These may occur in a wood structural member parallel to the grain (end bearing), perpendicular to the grain, or at an angle to the grain.
Bearing Parallel to Grain
The bearing stress parallel to grain Æ’g should be computed for the net bearing area.
This stress may not exceed the design value for bearing parallel to grain Fg multiplied by load duration factor CD and temperature factor Ct (Art. 10.5). The adjusted design value applies to end-to-end bearing of compression members if they have adequate lateral support and their end cuts are accurately squared and parallel to each other.
When Æ’g exceeds 75% of the adjusted design value, the member should bear on a metal plate, strap, or other durable, rigid, homogeneous material with adequate strength. In such cases, when a rigid insert is required, it should be a steel plate with a thickness of 20 ga or more or the equivalent thereof, and it should be inserted with a snug fit between abutting ends.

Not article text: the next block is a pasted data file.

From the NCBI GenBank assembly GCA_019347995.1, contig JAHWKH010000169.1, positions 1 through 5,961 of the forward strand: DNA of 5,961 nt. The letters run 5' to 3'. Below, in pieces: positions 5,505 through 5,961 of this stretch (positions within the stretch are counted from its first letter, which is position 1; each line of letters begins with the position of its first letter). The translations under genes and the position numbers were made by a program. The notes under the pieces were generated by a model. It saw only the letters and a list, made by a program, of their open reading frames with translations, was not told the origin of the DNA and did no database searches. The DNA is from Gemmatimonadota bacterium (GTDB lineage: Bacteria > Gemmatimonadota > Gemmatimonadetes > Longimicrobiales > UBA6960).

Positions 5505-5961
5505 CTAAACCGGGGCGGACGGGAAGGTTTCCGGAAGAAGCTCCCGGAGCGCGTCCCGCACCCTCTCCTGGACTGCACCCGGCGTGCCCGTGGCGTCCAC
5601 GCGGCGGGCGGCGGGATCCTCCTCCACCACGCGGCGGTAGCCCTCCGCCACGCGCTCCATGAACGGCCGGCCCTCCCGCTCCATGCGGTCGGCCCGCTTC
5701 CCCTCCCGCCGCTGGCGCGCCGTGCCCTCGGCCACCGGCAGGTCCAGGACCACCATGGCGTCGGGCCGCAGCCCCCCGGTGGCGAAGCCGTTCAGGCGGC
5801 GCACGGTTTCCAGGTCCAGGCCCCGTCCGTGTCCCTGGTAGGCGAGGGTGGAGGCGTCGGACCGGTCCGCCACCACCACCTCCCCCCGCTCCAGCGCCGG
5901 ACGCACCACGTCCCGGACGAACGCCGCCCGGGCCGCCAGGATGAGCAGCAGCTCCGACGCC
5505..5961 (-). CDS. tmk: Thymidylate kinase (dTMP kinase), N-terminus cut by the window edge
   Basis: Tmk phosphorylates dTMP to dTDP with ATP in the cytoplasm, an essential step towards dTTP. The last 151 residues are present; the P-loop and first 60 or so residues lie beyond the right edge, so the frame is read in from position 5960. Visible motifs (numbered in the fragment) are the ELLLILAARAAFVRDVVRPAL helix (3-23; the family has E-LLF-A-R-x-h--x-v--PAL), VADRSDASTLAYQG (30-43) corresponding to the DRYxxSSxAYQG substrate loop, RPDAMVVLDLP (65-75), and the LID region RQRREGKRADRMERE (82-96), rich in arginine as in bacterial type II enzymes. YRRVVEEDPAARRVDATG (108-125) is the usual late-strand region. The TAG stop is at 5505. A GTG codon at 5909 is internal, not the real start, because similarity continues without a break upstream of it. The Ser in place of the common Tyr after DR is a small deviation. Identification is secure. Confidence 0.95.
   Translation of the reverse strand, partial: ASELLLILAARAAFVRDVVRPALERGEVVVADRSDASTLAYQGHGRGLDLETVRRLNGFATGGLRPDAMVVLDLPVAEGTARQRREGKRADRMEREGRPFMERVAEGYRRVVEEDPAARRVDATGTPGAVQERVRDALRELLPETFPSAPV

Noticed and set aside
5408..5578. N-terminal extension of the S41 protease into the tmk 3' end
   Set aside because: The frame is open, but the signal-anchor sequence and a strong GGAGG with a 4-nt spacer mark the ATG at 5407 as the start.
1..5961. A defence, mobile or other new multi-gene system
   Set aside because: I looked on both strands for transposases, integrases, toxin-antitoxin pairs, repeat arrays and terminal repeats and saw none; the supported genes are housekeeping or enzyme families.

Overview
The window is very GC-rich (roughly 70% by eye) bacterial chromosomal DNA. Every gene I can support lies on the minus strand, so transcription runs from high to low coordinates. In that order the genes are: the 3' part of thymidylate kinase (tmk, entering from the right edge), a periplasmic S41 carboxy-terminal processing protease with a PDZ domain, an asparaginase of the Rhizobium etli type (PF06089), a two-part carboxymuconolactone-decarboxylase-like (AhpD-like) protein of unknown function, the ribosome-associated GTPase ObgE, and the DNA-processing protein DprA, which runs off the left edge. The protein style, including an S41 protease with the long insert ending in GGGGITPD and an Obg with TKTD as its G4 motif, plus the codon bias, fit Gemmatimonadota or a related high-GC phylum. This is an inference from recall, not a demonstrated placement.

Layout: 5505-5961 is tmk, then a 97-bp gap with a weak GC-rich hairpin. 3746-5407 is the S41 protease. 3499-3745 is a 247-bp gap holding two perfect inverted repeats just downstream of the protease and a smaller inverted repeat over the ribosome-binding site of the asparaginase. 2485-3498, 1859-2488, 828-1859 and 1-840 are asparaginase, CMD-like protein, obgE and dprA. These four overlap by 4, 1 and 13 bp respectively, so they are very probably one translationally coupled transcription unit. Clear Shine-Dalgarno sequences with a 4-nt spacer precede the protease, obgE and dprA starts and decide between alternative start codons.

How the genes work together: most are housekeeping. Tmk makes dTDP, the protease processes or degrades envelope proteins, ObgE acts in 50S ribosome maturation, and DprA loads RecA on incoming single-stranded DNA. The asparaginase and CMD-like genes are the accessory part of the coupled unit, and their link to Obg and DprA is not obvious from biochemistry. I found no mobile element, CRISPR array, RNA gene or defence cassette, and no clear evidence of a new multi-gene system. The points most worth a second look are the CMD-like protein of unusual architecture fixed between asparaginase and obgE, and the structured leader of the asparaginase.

Bearing Perpendicular to Grain
This is equivalent to compression perpendicular to grain. The compressive stress should not exceed the design value perpendicular to grain multiplied by applicable adjustment factors, including the bearing area factor (Art. 10.5.11). In the calculation of bearing area at the end of a beam, an allowance need not be made for the fact that, as the beam bends, it creates a pressure on the innr edge of the bearing that is greater than at the end of the beam.
Bearing at an Angle to Grain
The design value Fg for bearing parallel to grain and the design value for bearing perpendicular to grain Fc differ considerably. When load is applied at an angle